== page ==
Harlan’s people were beginning to assert themselves. 1997 was an even busier year. Harlan developed two new products, the Hybrid Diesel/Electric Tractor and the All Purpose Vehicle. These New Product Development (NPD) projects were initiated to meet specific customer orders. Again we started by defining a process that included detailed specifications, concept design, design reviews, component testing, system testing, manufacturing process development, first article buy off, etc. We also used this as an opportunity to implement Pro-E, a virtual reality design system, which enabled us to actually assemble the component parts in the computer before building the first production unit. Design errors and lead-time were minimized because we were able to order production parts from drawings and avoid producing prototype hardware to prove out drawings. Production rework was virtually eliminated. Most importantly, we were able to meet the design specifications in record time and ship a quality product on time.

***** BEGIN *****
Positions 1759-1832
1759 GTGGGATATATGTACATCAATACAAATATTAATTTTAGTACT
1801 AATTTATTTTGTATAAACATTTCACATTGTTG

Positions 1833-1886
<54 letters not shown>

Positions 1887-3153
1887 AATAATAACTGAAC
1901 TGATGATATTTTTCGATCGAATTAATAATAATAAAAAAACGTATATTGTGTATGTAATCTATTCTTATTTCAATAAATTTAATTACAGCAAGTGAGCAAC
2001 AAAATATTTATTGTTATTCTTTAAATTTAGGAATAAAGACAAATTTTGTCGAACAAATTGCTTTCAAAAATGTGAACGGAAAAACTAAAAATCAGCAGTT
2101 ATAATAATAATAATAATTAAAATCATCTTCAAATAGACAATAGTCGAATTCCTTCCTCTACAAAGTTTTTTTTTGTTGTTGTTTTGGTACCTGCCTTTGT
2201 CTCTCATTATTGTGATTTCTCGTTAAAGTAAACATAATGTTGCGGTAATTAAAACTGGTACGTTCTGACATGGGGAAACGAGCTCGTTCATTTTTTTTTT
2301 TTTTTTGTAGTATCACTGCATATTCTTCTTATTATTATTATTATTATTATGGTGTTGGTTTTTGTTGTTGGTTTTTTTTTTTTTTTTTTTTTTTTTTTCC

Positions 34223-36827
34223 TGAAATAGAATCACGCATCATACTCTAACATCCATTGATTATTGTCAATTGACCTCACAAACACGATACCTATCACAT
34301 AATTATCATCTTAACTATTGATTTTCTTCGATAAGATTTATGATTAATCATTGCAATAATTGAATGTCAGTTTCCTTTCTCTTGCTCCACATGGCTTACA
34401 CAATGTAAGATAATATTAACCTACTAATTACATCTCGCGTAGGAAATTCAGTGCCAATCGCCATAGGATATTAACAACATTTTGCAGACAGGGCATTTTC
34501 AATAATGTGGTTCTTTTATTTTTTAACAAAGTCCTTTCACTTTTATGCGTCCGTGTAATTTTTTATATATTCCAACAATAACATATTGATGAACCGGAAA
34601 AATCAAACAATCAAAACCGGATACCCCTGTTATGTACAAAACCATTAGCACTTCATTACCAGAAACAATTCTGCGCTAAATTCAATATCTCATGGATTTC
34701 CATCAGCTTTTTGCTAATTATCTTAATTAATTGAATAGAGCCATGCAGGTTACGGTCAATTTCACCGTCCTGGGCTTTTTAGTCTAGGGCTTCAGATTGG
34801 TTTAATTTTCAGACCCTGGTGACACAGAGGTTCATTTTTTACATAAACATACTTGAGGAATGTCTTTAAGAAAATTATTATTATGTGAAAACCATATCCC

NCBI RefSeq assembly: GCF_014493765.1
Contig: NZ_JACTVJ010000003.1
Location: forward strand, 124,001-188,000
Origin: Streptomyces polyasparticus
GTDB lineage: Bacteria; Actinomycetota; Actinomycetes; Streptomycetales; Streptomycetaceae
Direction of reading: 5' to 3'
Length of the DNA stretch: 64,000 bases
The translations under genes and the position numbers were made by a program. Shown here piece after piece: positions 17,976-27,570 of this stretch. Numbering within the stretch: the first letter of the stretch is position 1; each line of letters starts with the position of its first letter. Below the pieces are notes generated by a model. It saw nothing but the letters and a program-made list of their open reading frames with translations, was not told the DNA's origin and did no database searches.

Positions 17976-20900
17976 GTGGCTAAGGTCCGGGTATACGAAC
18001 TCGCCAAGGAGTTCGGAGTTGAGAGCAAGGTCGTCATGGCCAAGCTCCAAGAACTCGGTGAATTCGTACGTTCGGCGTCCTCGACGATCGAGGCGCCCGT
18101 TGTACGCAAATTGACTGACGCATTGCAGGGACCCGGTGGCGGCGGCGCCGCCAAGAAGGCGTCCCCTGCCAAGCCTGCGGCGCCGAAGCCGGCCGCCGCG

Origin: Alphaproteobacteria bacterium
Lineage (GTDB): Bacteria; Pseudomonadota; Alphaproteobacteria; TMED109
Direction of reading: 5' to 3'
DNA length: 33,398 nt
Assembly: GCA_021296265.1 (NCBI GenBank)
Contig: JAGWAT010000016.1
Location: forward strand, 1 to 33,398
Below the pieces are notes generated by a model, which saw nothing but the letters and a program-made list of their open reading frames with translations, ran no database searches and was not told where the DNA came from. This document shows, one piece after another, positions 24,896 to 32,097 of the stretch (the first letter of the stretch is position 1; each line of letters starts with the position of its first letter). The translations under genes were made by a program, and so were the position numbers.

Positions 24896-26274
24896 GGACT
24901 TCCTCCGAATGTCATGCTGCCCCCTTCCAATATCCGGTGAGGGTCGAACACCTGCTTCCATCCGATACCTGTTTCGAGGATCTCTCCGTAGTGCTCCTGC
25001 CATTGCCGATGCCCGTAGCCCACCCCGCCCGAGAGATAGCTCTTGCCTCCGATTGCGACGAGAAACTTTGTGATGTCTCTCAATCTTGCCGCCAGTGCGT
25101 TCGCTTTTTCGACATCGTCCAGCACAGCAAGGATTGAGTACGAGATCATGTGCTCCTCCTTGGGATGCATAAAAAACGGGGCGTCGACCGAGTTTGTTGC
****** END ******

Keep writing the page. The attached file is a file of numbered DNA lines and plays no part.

Starting in late 1997, Harlan’s people shifted focus to develop the cost accounting system. In December 1997 cost accounting rolled up standard costs based on a budget for labor, material overhead, and manufacturing overhead for the first time. The cost system was refined over the next four months and these new standards were used to cost inventory, production activity, and sales back to 1996. This provides the foundation for financial reporting, operating performance management, and product pricing.
Accounting worked with our public accounting firm for two years to meet the requirements for unqualified, audited annual financial reports. The cost system was also a critical success factor to publishing 1997 audited results, an important step in gaining low cost access to the capital needed to fund rapid growth.
We have now arrived in the 21st century and Harlan Corporation has become ISO 9001 Certified. In doing so, we are able to give our customers a more consistent and reliable products. As we continue to grow, we continue to improve our services, quality and customer support.